The noise was overwhelming. Carts creaked and wheezed their way through the dust, accompanied by the regular clopping of hoofs as the horses strained against their large collars. The freaks walking alongside the carts or following behind jabbered senselessly to each other, and the neighbours, most of us from the two Rows, called out, adding to the cacophonous parade.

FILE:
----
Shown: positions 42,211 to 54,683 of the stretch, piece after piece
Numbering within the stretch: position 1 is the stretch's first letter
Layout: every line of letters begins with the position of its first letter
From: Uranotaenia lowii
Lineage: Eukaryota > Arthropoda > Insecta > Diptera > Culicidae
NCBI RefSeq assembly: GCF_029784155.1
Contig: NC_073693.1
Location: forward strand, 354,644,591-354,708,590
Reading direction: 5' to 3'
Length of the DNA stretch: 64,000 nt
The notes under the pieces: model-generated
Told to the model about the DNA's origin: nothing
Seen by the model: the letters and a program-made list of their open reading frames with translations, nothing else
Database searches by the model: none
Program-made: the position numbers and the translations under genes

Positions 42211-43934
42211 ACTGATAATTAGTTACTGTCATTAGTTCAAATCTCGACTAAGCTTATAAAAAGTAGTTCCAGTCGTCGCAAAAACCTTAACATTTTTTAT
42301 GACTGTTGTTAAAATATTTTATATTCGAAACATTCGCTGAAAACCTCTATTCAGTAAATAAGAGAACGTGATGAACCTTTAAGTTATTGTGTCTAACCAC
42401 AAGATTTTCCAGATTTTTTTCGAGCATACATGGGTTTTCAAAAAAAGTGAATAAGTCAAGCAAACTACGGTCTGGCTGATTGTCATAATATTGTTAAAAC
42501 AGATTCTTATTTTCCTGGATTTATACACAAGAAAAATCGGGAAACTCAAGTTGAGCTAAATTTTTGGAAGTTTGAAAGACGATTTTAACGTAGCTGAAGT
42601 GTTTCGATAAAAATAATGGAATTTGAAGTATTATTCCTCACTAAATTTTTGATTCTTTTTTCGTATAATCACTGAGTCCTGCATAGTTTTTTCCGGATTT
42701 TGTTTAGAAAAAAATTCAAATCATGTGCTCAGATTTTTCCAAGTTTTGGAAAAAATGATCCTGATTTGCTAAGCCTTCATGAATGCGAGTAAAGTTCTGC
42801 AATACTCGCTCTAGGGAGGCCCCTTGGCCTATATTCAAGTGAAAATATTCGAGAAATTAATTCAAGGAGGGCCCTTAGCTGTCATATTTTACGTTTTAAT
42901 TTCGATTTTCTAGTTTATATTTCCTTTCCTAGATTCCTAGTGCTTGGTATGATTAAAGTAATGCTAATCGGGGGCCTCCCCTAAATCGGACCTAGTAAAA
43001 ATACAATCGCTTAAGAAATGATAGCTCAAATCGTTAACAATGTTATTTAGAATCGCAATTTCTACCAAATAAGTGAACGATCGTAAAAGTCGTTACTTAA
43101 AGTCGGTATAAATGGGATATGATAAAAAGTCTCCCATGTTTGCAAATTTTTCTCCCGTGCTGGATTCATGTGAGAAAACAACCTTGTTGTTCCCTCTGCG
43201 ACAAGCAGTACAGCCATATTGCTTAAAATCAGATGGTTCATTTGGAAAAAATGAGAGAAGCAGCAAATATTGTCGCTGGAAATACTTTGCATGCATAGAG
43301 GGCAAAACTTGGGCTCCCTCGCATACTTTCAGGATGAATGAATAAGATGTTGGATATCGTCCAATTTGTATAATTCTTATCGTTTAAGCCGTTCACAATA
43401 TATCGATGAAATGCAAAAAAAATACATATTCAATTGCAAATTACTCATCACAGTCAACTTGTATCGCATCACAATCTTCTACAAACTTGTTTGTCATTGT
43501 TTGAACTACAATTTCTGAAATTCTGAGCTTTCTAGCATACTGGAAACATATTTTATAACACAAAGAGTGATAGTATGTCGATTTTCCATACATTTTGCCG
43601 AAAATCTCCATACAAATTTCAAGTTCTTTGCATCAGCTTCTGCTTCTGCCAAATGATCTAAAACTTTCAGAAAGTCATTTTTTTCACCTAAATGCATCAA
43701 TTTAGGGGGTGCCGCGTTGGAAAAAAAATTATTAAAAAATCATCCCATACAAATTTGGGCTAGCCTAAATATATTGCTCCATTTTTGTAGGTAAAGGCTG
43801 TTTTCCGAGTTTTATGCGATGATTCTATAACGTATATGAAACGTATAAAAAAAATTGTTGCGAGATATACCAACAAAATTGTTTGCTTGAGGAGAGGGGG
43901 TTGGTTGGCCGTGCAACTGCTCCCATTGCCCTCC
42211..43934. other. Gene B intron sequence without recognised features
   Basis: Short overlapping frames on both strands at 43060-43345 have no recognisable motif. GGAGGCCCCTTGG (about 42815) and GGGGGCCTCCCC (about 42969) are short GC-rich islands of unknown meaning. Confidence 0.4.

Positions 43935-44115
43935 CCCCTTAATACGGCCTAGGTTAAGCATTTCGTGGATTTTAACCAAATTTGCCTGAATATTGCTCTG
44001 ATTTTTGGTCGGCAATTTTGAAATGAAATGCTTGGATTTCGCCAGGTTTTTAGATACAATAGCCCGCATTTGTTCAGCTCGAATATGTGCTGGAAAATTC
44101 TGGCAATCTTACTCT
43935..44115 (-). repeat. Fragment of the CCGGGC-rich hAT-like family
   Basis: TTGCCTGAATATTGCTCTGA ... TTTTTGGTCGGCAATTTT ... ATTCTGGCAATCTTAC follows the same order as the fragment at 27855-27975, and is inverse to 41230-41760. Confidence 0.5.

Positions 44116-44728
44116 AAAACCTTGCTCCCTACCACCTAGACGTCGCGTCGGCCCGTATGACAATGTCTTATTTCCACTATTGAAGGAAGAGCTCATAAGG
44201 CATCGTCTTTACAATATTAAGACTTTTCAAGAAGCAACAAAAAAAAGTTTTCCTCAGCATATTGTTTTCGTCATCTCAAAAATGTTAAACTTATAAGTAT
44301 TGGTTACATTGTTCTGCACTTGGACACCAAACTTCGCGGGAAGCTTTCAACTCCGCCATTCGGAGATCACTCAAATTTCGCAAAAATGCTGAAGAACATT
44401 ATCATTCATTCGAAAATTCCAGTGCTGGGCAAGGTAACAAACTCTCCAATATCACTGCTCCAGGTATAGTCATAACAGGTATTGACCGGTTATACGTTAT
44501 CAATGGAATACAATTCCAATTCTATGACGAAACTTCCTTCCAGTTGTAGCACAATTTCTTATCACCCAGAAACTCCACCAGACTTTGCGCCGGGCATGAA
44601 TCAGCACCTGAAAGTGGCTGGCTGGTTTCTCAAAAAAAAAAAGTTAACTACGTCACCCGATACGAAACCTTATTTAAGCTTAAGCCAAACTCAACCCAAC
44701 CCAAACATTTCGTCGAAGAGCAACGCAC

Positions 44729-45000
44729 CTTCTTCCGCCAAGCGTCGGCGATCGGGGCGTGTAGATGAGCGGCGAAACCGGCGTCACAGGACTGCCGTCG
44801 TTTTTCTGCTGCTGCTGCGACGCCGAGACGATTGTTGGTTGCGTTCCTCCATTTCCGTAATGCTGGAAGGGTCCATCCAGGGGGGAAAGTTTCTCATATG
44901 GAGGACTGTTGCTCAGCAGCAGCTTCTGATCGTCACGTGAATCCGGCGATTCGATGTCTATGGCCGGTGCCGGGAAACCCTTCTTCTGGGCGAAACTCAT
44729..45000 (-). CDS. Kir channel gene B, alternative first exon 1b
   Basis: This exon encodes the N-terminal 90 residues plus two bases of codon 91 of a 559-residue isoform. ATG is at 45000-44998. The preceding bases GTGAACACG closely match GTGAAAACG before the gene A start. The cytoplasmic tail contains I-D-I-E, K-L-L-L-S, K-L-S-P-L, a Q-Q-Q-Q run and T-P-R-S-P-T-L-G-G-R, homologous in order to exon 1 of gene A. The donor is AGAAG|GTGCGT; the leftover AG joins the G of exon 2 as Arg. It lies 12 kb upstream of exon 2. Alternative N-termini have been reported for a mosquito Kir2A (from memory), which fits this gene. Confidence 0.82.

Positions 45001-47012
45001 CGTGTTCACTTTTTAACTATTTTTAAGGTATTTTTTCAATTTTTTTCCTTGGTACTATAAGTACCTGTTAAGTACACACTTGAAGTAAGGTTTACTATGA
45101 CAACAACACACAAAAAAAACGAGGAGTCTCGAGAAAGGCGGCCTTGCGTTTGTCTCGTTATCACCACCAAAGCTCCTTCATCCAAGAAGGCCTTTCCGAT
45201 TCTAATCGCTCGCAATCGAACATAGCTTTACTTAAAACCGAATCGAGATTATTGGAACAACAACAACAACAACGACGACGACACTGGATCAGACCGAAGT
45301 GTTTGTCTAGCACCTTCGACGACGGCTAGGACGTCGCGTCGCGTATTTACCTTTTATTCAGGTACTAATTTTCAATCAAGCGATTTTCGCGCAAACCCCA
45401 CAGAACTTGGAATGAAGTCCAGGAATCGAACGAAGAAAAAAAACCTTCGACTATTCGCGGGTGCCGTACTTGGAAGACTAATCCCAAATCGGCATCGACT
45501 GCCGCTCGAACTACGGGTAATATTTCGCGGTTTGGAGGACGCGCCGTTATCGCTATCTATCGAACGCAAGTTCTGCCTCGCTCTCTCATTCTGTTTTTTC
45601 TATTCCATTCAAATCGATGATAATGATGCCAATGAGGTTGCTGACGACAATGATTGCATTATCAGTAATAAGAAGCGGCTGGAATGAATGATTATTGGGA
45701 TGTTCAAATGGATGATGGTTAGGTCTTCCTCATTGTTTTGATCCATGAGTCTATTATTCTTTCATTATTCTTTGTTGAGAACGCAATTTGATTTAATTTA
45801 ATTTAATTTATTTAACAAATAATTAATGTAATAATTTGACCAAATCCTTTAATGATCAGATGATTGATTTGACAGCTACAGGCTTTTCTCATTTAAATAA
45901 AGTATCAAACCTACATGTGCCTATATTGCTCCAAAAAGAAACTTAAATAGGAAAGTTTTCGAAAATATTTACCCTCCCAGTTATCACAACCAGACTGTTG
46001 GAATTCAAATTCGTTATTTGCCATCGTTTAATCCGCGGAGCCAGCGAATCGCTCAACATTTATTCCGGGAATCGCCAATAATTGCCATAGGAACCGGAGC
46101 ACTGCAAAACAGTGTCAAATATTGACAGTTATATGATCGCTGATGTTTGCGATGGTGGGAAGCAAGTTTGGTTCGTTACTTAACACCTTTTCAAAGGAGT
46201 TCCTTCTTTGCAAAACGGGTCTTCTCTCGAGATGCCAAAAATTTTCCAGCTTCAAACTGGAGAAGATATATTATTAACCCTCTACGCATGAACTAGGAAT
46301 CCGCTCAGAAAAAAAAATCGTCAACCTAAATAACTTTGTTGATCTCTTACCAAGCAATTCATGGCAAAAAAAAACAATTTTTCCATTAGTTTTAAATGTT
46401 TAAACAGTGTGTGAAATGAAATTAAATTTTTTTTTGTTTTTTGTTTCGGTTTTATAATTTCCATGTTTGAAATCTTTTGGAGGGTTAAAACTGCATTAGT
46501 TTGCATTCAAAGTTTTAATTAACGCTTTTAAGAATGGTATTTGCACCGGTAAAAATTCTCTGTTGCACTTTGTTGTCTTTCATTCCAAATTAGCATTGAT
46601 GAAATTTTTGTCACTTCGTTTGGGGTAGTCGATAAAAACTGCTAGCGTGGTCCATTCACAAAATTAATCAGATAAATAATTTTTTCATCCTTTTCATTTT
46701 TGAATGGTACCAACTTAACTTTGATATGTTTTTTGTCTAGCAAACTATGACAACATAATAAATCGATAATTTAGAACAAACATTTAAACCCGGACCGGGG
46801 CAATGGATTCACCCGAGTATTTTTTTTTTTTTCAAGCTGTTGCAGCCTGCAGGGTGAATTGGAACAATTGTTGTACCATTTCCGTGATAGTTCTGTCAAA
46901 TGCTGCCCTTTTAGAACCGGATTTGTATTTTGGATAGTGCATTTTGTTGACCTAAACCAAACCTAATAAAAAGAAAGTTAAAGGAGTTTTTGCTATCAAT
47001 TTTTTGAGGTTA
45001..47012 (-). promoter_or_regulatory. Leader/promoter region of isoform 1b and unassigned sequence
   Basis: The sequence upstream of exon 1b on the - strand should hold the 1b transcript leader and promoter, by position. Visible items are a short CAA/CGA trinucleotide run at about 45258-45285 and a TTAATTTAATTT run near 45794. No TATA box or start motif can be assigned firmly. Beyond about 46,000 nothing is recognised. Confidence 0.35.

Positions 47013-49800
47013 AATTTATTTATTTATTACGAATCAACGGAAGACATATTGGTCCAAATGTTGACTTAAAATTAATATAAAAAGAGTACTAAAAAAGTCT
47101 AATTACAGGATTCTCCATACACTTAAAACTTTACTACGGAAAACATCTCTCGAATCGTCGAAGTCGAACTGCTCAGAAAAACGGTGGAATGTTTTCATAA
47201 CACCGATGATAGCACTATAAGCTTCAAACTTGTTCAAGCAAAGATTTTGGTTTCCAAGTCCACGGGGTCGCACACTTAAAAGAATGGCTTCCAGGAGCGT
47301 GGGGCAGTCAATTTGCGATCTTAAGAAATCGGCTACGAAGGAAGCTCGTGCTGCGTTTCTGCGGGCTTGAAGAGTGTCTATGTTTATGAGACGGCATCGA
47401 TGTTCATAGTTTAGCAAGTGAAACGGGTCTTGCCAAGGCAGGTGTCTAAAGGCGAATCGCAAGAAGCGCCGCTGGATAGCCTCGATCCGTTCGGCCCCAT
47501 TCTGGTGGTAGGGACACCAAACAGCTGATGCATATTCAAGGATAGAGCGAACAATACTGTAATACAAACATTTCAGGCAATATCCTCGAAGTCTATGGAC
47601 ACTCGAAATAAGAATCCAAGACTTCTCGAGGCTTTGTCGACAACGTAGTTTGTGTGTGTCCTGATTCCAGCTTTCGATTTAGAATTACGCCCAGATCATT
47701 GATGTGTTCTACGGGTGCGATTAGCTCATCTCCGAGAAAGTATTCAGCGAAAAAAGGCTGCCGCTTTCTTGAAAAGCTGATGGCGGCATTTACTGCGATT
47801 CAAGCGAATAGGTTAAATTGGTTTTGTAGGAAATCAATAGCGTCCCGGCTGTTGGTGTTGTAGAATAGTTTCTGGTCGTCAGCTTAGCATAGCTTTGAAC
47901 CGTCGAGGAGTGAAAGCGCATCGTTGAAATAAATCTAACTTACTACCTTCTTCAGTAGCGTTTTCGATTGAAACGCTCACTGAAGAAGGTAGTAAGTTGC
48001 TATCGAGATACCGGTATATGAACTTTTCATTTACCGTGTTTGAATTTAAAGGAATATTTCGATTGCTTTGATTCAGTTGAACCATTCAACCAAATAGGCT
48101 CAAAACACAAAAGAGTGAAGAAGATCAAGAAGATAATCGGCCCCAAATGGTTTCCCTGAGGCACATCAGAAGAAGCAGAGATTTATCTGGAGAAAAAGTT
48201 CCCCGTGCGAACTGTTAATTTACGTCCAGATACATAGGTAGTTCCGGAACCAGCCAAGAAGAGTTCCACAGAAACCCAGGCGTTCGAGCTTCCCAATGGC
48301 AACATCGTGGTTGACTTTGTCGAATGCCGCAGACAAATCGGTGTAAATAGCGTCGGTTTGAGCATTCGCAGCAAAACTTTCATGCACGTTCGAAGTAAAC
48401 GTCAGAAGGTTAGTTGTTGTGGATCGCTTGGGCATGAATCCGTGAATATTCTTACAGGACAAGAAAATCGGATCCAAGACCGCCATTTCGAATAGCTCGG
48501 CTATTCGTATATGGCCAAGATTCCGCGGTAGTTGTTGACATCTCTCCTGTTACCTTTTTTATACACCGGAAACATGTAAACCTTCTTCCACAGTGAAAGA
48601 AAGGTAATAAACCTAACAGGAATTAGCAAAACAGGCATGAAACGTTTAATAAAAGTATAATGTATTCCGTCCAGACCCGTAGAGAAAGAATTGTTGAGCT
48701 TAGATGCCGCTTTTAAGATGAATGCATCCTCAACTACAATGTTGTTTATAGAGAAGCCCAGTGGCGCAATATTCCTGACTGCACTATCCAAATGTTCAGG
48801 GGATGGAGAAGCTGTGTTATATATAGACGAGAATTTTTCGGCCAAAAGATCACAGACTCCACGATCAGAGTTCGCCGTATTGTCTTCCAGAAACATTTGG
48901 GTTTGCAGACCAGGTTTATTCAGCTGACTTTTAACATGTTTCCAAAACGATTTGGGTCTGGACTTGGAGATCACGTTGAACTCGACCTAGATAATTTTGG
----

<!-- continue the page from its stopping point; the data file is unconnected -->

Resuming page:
I sneaked a quick look round to see who had come to watch. Janny Jenkins from next door, hair done in tight curls, with her two grandchildren. With Jess, they were leaping up and down, creating their own dust storms in their excitement. I couldn’t see Mr Jenkins anywhere. I guessed he was still in the garden; old, frail, skeletal fingers turning over the pages of yet another book. John Mallory was there, leaning up against the wall as if supporting it. His wife Meg had her hands wrapped in her apron as if she were cold. She was serious, surveying the walking disasters. Marie Sands was waving frantically to her husband who stood on the opposite side of the road, chatting to Mr Green from the other Row. I wondered if Tam had his plastic bucket with him. He never seemed to move without that plastic bucket. Scary Josie Page was there, dark and gloomy as always, but her ancient mother hadn’t made it to the street. Josie would go back and shout the news to her when the procession had gone, no doubt. Angela from the second end house was there, holding on to her two girls as if afraid they would run away, while looking on the verge of running herself.